“It is the artist’s business to create sunshine when the sun fails.” So wrote Romain Rolland in La Foire sur la place (1908), the fifth book in his 10-volume novel Jean-Christophe (written between 1904 and 1912). It is the story of the life of a great German musician forced by circumstance to live in exile and it’s also the quote Cica Ghost has selected to place with her installation Sunny Day, which opened on June 9th, 2018.
“I liked the quote,” Cica says of Rolland’s words – and indeed they suit the installation admirably. This is a place that is bound to bring the sunshine of a smile to visitor’s lips and have them warmed by its whimsy and delight. But the quote also – by chance it would seem – might also reflect the broader of the theme of Jean-Christophe.
From the landing point, visitors are invited along a series of offshore blocks and over a wooden walkway – beware of the great fish that seem ready to gobble the unwary should they stand on the walkway too long. On the landward side, a gateway bordered either side by flowers bids visitors to enter a little town of a most unusual kind.
This is a place where finger-like houses rise alongside lollypop trees, and the locals add their own splashes of colour as they stand outside homes or carry out duties such as tending goats, picking flowers or simply having fun. A pancake car, its shape reminiscent of a Volkswagen Beetle rolls around the single road surrounding the town while fish atop unicycle like poles rolls back and forth on large tyres. It is, in a word, a fanciful place.
The whimsy continues up in the sky, where two suns pulsate with happy smiles on their faces, while towards the back of the town a giraffe awaits those who would ride upon its back, and a sea monster keeps an eye on all who come and go from the waters to the south-east.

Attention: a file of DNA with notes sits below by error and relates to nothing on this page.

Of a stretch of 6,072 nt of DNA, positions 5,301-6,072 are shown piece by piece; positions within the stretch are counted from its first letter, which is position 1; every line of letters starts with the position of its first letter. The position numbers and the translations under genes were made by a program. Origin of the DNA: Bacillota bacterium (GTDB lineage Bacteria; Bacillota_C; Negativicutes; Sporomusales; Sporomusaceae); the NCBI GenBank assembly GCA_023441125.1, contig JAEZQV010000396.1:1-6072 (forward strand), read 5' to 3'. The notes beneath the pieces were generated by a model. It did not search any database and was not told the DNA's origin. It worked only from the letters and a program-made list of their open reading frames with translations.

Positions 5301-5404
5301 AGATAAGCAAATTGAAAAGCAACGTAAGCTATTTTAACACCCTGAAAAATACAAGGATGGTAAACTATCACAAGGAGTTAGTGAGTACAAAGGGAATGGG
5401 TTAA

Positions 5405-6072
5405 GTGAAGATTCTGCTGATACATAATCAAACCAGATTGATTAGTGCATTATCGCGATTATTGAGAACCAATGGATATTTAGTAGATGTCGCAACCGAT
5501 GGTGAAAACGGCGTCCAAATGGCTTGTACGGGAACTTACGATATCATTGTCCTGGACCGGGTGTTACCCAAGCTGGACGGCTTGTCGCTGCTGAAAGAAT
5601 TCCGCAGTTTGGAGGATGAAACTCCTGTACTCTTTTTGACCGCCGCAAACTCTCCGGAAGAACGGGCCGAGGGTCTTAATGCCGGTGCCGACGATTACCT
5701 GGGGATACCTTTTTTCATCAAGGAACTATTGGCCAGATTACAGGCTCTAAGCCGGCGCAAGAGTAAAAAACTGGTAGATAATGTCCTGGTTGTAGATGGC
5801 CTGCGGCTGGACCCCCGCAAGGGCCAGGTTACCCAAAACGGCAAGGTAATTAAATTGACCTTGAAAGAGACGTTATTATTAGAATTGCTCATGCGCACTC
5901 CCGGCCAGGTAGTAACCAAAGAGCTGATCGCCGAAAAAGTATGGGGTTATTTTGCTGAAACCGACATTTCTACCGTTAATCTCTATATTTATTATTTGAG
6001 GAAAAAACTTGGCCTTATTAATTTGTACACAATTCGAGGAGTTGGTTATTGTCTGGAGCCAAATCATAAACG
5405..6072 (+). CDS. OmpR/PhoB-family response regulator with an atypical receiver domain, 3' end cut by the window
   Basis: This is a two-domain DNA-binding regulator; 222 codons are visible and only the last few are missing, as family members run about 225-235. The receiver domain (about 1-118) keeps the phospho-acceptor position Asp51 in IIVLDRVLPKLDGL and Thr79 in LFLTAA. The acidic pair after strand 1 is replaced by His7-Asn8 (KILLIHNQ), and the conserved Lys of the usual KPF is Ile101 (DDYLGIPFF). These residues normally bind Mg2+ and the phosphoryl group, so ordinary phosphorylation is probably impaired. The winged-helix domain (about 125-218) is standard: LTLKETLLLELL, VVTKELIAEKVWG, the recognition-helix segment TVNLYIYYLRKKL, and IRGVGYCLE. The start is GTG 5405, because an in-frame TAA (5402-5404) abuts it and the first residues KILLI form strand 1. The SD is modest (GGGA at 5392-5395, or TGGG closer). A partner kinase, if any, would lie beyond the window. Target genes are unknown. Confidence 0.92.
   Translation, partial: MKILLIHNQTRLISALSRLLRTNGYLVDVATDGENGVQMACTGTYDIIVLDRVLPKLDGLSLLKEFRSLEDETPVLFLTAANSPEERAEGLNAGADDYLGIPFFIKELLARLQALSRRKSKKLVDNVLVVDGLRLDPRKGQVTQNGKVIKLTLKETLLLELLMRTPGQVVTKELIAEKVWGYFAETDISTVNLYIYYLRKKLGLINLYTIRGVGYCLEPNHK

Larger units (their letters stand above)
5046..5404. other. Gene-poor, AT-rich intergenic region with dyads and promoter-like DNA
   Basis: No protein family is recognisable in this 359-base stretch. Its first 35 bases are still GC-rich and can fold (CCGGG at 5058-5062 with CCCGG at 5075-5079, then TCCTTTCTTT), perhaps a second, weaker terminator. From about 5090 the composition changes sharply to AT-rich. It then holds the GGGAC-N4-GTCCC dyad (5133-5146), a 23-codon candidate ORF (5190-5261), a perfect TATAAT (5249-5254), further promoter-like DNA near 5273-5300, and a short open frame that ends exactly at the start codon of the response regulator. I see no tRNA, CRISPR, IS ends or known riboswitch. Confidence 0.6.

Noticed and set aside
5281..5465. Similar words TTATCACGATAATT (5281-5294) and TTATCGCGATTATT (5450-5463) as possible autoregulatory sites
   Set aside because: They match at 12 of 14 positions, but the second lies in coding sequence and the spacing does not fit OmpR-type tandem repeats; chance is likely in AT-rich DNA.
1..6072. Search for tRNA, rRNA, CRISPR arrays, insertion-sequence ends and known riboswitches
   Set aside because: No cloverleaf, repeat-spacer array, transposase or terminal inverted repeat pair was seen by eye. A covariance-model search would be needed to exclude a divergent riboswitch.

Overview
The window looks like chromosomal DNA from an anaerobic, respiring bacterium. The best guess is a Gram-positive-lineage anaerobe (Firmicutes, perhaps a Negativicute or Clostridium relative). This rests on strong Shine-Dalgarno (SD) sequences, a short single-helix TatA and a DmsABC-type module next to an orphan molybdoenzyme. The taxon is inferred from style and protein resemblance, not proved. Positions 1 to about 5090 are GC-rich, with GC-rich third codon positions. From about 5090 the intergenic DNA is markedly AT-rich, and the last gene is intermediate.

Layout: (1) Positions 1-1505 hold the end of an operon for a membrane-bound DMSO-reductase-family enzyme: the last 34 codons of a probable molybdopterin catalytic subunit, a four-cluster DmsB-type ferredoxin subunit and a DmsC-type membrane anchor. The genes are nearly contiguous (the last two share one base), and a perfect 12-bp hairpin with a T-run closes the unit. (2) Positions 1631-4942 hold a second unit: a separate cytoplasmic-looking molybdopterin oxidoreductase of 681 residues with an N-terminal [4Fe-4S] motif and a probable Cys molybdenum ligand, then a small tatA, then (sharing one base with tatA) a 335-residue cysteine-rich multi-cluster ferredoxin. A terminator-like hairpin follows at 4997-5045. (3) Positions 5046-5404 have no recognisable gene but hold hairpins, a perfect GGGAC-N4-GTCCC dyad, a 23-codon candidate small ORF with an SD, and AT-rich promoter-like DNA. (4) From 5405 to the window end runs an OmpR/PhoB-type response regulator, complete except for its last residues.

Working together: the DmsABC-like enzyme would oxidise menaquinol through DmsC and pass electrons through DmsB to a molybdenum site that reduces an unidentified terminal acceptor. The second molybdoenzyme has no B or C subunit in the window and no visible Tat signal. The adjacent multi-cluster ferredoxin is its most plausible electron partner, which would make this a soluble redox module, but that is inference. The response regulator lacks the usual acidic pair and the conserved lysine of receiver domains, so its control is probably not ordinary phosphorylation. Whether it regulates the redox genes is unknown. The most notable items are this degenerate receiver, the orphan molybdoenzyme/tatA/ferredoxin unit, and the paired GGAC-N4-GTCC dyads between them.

While Cica might not always be present in person, what might be her double – albeit without her usual black dress – can be found outside the Cat Shop to the north-east. With a basset hound on a leash beside her, she invites people into the open-sided store, where Cica’s delightful cats (introduced with 50 Cats – see here for more) can be found and purchased.
As noted, this is a setting that reflects the literal meaning of the Rolland quote: it is nigh-on impossible to pass through Sunny Day without feeling warmed by its light and sense of fun. As with all of Cica’s builds, be sure to mouse around, as there are several ways in which you can become a part of the setting. But how might it also reflect themes from Jean-Christophe, however accidentally?
Well, simply this: look closely at the characters scattered around the setting. There is a character with pointed ears, another is a neko. others are quite “ordinary” looking, while a white angel is easy to spot. All of them might be thought of as reflecting we, the denizens of Second Life. And Second Life is a country – of sorts – in which circumstance encourages us to spend time, just as circumstance (albeit it of a different flavour) forced Rolland’s protagonist, Jean-Christophe Krafft, to live his life in countries other than his own.
A tenuous reflection? Perhaps – and I leave it to you to determine whether you find it valid (I’m of course overlooking Rolland’s re-examination of Beethoven’s life through Jean-Christophe) – but if you do nothing else, do make sure you visit Sunny Day and enjoy the its warmth and light.
- Sunny Day (Nowhere City, rated; Moderate)